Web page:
In fact, Robinson Crusoe is almost a case study of the Lockean idea. On the island, he comes to enlightenment from the most basic perceptions of his surroundings, up through reflection and reasoning about his situation, and finally to a higher understanding of human life and then spiritual awakening. Locke said that God gave man enough reasoning ability to come to God and Defoe demonstrates this.
Among other things, this is a novel about instruction. A few years before Robinson Crusoe, Defoe wrote a book that was nearly as popular, entitled The Family Instructor, in which he approached the question of how to educate a child. The older approach was to give the child strict rules and lots of them, and then reinforce the rules through corporal punishment. Locke had argued that giving a child rules does not work because it goes against their own reason. Instead, they should have areas in which they are free to make mistakes and to learn from experience. Teaching by the traditional method simply doesn’t teach them much.
Crusoe reasons his way through the rudiments of survival and civilization, and, in turn, becomes an instructor to Friday, following Defoe’s methods of instruction almost entirely. Notice that Friday, as a native, savage, and cannibal, reveals himself to be of equal intellectual capacity to Crusoe and, in a twist Shaftesbury would have appreciated, of a superior character. Here there is some sign of the cosmopolitanism of the Enlightenment.
Notice how strange it is that Crusoe and Friday immediately enter into a master/slave relationship, wordlessly with Friday placing Crusoe’s foot upon his own head- an image that mirrors the famous image of a footprint on a beach thought uninhabited that occurs earlier in the text. Defoe seems to take a Hobbesian view in which domination and submission is naturally at the base of civilization. It is perhaps unfair to note that the novel was one of Hitler’s prized possessions, but not meaningless.
Nor can we avoid the issue of slavery, which one scholar calls a “seemingly tangential issue” in the text that still, “hovers like something of a curse over the narrative”. Crusoe, after escaping from slavery with the help of fellow slave Xury, sells his friend to a Portuguese slave trader who promises to free him after ten years if Xury is converted to Christianity, a promise that Robinson Crusoe has no reason to believe he will keep. Crusoe also owns at least one slave in Brazil, engages in slaving voyages twice, and keeps Friday as a lifelong servant or slave. During his deep spiritual awakening, Crusoe never even questions the morality of owning slaves. And, if there was any time for him to think about what Providence indicated about the trade, it would have been after his last slaving voyage ended in shipwreck. Slavery is a narrative lacuna as noticeable as his lack of any interest in sex or romantic companionship.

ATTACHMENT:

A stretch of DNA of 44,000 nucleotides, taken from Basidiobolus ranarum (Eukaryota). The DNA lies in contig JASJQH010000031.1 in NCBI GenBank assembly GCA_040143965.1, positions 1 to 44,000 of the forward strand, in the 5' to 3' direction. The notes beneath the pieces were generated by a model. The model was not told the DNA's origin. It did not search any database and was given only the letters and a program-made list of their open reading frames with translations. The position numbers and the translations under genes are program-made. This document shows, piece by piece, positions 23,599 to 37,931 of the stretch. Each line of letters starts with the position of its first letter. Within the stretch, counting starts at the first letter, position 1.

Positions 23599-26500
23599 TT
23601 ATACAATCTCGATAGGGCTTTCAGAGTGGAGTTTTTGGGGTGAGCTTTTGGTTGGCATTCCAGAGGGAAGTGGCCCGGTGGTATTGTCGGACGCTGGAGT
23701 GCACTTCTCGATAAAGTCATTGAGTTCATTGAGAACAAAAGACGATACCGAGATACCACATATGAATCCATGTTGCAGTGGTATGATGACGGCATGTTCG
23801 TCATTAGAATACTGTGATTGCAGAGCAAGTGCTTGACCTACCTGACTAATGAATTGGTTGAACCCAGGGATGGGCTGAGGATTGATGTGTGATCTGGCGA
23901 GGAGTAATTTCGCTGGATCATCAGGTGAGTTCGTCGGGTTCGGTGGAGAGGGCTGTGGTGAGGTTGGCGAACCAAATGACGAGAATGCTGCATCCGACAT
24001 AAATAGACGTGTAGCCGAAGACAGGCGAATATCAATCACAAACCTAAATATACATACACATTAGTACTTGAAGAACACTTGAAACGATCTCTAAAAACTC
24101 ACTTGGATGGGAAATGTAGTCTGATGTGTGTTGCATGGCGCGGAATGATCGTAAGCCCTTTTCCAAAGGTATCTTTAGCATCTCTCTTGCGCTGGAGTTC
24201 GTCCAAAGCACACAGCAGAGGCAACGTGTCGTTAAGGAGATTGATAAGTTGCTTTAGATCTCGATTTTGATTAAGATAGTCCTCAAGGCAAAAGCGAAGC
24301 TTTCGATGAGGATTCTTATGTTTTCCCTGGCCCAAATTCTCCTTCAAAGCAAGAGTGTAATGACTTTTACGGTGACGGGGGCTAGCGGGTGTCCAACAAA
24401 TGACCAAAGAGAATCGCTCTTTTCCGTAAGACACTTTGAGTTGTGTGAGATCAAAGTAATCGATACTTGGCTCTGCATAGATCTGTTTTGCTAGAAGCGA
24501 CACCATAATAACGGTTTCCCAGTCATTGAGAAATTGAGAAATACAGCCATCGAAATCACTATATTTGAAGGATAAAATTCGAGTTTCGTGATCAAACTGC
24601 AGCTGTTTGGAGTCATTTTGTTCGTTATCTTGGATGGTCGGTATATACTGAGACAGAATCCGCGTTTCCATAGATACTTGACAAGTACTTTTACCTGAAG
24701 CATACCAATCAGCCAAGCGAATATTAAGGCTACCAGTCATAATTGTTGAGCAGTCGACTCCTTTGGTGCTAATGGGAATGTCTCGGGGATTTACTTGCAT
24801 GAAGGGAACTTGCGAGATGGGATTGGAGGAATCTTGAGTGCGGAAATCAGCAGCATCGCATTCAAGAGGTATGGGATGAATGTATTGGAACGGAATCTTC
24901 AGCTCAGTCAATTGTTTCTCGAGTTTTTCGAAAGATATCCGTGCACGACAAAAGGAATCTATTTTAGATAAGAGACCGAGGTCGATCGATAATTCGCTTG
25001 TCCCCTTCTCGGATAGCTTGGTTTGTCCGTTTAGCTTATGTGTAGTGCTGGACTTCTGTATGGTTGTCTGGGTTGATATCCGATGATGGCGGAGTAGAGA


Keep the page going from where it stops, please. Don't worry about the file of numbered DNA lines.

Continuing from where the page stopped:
The fact is that Defoe was something of a reformer, but not an abolitionist. In his journalism, he criticized the cruelties of the institution, but accepted its necessary existence for the health of British trade. He was also a shareholder, so to speak, having invested poorly in the Royal African Company on the Guinea coast. Friday loves his master and is loyal enough to have given us the term “man Friday” as a description of a loyal servant. Crusoe is an ideal master, but a master all the same.
He’s also an ideal colonist, as James Joyce pointed out in his essay on the novel. Defoe was a vocal supporter of foreign trade, a middling merchant, and a believer in the mercantilist idea that England needed many foreign colonies to trade with. Among other things, Robinson Crusoe is an advertisement for what an enterprising colonist could do in a part of the world where the resources are seemingly inexhaustible.
The novel endures today because it’s an advertisement also for what the reasoning capacities of the individual can do when unaided or unrestricted by others. Crusoe, a seemingly average young man in every way, creates his own civilization from scratch, is saved, and becomes “Governor” of a new society. It is a novel flush with all of the enthusiasms of the Enlightenment and complete with all of its blind spots.